As in the other Humongous Entertainment games, we can click on various things in every room -- though, again, seeing these objects come to life while a little human girl is sleeping nearby comes off as scarily paranormal rather than comical.  A rocker in the corner creaks with an invisible occupant, for example, and we can interactively decorate Mr. Veggie Head with various noses and eyes, to create... yes, this is all pretty bizarre:

In the study next to Kayla's room, we can cause books to fly around the room with Fatty's telekinetic powers, for now such we must presume them to be.  He can also bring a couple of statues to life, but there doesn't seem to be anything useful we can really do in here.

Down the hall are more sleeping humans, blissfully unaware of the creeping plushness wandering about in the dark, as Fatty says: "That's the grown-ups' room.  I'd better be quiet!"  We can actually safely make quite a bit of noise by clicking on stuff, but the only interesting thing to do is stab them to death in their sleep sneak into their closet and turn the light on and off.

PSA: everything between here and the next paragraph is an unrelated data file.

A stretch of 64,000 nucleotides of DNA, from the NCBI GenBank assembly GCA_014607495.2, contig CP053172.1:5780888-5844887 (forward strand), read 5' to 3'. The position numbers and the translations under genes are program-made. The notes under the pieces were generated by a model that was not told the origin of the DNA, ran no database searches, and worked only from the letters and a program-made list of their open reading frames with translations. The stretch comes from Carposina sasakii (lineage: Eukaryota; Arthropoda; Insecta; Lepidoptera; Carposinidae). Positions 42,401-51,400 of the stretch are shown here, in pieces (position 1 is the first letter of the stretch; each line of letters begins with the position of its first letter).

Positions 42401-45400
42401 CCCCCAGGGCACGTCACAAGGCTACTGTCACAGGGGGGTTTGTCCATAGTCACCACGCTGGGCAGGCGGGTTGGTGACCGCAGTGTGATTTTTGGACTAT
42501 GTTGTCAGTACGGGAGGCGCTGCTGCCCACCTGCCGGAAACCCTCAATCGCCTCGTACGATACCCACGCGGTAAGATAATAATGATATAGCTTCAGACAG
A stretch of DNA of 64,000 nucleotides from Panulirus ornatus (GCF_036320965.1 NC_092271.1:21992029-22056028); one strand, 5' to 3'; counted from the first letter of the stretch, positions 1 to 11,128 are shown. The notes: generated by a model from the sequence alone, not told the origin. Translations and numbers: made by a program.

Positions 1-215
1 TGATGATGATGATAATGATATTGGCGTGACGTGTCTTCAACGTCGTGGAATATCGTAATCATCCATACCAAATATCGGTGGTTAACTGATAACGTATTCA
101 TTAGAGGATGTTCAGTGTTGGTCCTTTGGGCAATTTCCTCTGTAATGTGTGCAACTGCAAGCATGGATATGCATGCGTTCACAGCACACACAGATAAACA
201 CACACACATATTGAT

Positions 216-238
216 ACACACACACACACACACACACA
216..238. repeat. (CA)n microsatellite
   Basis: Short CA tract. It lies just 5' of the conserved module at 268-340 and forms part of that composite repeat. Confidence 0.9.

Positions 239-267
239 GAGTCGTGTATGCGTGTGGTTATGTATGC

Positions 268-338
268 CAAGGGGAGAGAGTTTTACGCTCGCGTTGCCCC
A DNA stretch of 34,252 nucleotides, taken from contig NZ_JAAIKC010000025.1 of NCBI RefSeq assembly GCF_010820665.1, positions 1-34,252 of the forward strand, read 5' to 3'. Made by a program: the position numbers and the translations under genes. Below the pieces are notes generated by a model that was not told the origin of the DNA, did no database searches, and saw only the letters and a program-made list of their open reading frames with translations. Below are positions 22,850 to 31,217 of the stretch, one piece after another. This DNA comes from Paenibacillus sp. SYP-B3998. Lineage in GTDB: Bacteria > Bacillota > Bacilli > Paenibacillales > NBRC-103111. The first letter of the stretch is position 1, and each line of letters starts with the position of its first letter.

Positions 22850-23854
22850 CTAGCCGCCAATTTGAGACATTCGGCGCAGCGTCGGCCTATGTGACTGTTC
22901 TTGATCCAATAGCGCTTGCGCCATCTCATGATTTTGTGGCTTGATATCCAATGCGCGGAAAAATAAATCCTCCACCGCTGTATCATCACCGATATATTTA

A room at the end of the hall is locked -- a mouse darts out of an oversized hole in the door with a tempting key, but scampers away again before Fatty can grab it.  We probably need some bait, so we'll explore elsewhere for now.

In the bathroom, we can hop in the laundry chute, the only way to the basement, where we pick up a garage door opener that somehow ended up in the laundry basket.  Fatty's cheerful "Now I can get in the garage!" sounds more menacing than it ought to, as I picture Fatty firing up the family car and gassing the family with carbon monoxide.  His overalls aren't helping either, as they make him look rather too much like Chucky of Child's Play fame.  A big part of the problem is that Fatty Bear seems to be actively causing the paranormal phenomena in the house to occur -- he seems gleefully responsible, whereas in the other Humongous titles these little animations are more humorous, and fueled by little critters with personalities clearly independent of the main character.